Earthing Resistance Testing Procedure

Why Earthing/grounding testing is Necessary?

Testing the quality of the Earthing system has been a critical part of any electrical system maintenance program.

Ground electrodes provide a safe path to Earth for the dissipation of fault currents, lightning strikes, static charges, and EMF/RFI signals.

Over time, ground systems deteriorate due to environmental conditions or catastrophic events (like lightning strikes). Alternatively, facility expansion may change needs in the installed ground system.


The risks from ground system deterioration include potentially deadly electrical shocks, plant-wide equipment damage, disruption in the performance of sensitive electrical equipment, heat build-up and eventually fire on a single piece of electrical equipment, and disruption in digital communication service.

Earth Pit testing methods

Fall of Potential Method

Fall-Potential-method -Earthing-Testing

Testing Procedure

Proper fall of potential testing involves placing a current probe in the soil at a distance from the ground electrode being tested (before testing please verify that the ground electrode must be disconnected from the system).

The actual distance is determined by the ground electrode/system size.

The earthing tester is then connected to the ground electrode under test, the current probe and a potential probe.

The potential probe is placed in the soil at distances of 10%, 20%, 30%, up to 90% of the distance between the ground electrode and the current probe and a reading is taken at each location.

The readings are then plotted against the distances and the point where the curve flattens is the approximate resistance of the ground electrodes.

The fall of potential method is extremely reliable, as the results can be checked by testing at different current probe distances.

This method has three important disadvantages:

  • It is exceedingly time-consuming and labor-intensive.
  • The operator must disconnect the ground electrode to make the test. As a result, the system is not protected during the test.
  • In real-world situations, space constraints can make it difficult to place the remote probes.

Clamp-On Testing earth Pit tester


The clamp-on ground tester is an effective and time-saving method when used correctly because the user does not have to disconnect the ground system to make a measurement or place probes in the ground.

The method is based on Ohm’s Law,

R (resistance) = V (voltage) / I (current).

The clamp includes a transmit coil, which applies the voltage and a receive coil, which measures the current.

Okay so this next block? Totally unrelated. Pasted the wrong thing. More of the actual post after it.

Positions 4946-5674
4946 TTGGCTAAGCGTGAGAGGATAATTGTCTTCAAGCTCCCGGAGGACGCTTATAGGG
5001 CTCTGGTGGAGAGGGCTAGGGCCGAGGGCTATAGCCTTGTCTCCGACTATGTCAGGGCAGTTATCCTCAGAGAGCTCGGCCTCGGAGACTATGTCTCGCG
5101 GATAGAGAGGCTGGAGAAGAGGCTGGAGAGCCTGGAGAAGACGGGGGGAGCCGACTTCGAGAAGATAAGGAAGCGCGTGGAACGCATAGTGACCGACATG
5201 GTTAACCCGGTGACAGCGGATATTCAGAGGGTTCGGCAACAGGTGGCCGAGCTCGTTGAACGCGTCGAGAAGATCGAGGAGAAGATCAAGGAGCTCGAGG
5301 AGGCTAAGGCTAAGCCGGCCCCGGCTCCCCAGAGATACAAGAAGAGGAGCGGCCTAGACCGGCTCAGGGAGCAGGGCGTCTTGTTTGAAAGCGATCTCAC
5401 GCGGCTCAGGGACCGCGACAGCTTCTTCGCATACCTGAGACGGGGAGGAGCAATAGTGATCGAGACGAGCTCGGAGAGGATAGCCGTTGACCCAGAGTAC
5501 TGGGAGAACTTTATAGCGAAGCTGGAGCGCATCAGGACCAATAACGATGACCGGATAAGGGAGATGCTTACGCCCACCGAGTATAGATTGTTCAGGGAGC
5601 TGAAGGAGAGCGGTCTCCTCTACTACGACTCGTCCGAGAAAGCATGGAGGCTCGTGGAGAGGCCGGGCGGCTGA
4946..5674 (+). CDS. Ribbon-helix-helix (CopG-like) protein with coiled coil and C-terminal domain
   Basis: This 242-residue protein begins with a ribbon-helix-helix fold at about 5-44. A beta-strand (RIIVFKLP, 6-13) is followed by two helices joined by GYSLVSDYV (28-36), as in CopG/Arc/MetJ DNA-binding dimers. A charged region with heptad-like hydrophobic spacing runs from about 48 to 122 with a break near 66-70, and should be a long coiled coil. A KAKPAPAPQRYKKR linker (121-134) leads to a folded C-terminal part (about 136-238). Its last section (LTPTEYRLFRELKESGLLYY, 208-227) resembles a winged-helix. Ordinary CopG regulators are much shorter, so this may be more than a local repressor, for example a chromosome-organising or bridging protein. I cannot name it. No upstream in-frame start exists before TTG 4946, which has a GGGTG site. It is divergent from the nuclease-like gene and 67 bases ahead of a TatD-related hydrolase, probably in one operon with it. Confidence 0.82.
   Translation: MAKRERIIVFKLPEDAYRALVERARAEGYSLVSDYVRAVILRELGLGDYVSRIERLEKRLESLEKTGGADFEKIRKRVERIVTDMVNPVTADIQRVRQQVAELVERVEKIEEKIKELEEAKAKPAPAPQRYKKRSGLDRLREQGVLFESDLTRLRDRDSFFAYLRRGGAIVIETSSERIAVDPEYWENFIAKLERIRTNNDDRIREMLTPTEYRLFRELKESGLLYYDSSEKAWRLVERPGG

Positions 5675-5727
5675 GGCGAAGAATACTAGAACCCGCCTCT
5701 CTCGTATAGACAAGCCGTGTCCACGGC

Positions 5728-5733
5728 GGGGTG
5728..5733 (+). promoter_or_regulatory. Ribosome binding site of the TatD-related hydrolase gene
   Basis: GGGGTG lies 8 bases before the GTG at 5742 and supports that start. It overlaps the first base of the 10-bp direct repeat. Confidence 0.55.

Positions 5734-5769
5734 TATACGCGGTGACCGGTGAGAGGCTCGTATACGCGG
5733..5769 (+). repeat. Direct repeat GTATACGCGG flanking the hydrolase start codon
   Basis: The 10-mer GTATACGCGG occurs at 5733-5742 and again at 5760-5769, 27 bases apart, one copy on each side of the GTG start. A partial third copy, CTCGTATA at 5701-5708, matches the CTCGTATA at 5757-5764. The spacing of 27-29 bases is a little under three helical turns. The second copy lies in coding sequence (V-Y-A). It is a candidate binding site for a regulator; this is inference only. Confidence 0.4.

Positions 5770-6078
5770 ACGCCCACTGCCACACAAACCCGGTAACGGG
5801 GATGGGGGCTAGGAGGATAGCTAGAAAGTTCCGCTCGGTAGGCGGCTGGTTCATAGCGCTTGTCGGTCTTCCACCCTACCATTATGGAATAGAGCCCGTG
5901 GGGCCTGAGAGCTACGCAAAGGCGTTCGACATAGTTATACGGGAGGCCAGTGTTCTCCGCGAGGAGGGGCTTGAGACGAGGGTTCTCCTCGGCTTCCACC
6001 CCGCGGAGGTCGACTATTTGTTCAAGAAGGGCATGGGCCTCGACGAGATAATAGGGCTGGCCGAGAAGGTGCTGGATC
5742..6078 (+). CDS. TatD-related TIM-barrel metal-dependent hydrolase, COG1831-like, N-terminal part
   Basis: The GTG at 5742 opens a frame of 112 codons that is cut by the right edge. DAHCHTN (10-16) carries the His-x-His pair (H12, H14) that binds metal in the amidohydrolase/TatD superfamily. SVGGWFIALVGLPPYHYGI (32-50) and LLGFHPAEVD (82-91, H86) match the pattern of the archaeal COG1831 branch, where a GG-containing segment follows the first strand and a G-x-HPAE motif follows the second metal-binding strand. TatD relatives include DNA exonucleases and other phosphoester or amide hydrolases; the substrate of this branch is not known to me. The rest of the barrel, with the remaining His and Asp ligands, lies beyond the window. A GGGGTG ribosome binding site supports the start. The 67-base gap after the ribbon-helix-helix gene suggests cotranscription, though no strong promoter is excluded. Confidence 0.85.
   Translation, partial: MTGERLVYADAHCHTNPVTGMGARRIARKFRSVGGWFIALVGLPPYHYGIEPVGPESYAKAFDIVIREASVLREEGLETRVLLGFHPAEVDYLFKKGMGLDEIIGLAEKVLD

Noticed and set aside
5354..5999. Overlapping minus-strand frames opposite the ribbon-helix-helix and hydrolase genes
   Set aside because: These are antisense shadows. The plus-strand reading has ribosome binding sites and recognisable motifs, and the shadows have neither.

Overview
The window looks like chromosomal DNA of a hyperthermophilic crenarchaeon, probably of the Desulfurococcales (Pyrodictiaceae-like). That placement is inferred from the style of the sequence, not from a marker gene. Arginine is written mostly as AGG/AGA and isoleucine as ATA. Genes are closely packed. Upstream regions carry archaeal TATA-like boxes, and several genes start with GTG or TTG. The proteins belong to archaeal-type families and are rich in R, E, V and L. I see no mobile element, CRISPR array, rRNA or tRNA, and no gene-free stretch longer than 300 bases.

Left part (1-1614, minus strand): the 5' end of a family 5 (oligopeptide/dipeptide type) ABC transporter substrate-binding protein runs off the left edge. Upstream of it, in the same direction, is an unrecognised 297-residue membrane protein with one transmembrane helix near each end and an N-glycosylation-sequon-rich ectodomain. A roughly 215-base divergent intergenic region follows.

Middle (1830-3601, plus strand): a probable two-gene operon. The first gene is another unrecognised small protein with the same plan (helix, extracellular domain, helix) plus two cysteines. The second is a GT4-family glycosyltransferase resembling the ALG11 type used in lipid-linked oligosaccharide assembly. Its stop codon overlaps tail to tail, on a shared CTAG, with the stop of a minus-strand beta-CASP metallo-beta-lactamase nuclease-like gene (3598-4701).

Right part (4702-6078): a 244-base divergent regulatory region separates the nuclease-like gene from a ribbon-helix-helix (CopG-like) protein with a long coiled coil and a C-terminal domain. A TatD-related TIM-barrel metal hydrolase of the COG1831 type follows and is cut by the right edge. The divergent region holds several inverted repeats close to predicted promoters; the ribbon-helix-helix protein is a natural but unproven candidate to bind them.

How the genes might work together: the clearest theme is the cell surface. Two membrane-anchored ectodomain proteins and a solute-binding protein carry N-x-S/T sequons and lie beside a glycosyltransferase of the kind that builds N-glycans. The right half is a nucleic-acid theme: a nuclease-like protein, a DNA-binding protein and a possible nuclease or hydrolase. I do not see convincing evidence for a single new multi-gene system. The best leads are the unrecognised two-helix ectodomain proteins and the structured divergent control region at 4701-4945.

The instrument applies a known voltage to a complete circuit, measures the resulting current flow and calculates the resistance.

The clamp-on method requires a complete electrical circuit to measure.The operator has no probes and therefore cannot set up the desired test circuit. The operator must be certain that earth is included in the return loop. The clamp-on tester measures the complete resistance of the path (loop) that the signal is taking. All elements of the loop are measured in series.

The method assumes that only the resistance of the ground electrode under test contributes significantly. Based on the math behind the method (to be reviewed later), the more returns, the smaller the contribution of extraneous elements to the reading and, therefore, the greater the accuracy. The major advantage of the clamp-on method is that it is quick and easy. The ground electrode does not have to be disconnected from the system to take the measurement and no probes need to be driven and no cables connected.

how does clamp-on method earthing testing work?

The clamp-on test method is based on Ohm’s Law (R = V/I).

Understanding Ohm’s law and how it applies to series and parallel circuits is the first step to understanding how and why a clamp-on ground tester works.

The following graphics will show a series circuit, a parallel circuit and a parallel-series circuit, and the math used to determine the total current and resistance.

how clamp-on method earthing testing works?


Rt = R1 + R2 + R3

Rt = 1/ (1/R1 + 1/R2 + 1/R3)

Clamp-On Test Methodology

Clamp-On Test Methodology

The head of a clamp-on ground tester includes two cores (see figure). One core induces a test current and the other measures how much was induced. The input or primary voltage of the test current inducing core is kept constant, so the current actually induced into the test circuit is directly proportional to the loop resistance. The important thing to remember with clamp-on testing is that clamp-on ground testers effectively make loop resistance measurements.

Clamp-on measurements are loop measurements. For the clamp-on method to work there must be a series parallel resistance path (and the lower the better). The more electrodes or ground paths in the system the nearer the measurement gets to the actual electrode under test’s true resistance. The following figure shows a pole ground configuration, one of the most effective applications of the clamp on ground tester.

Guide to Clamp-on Ground Testing megger

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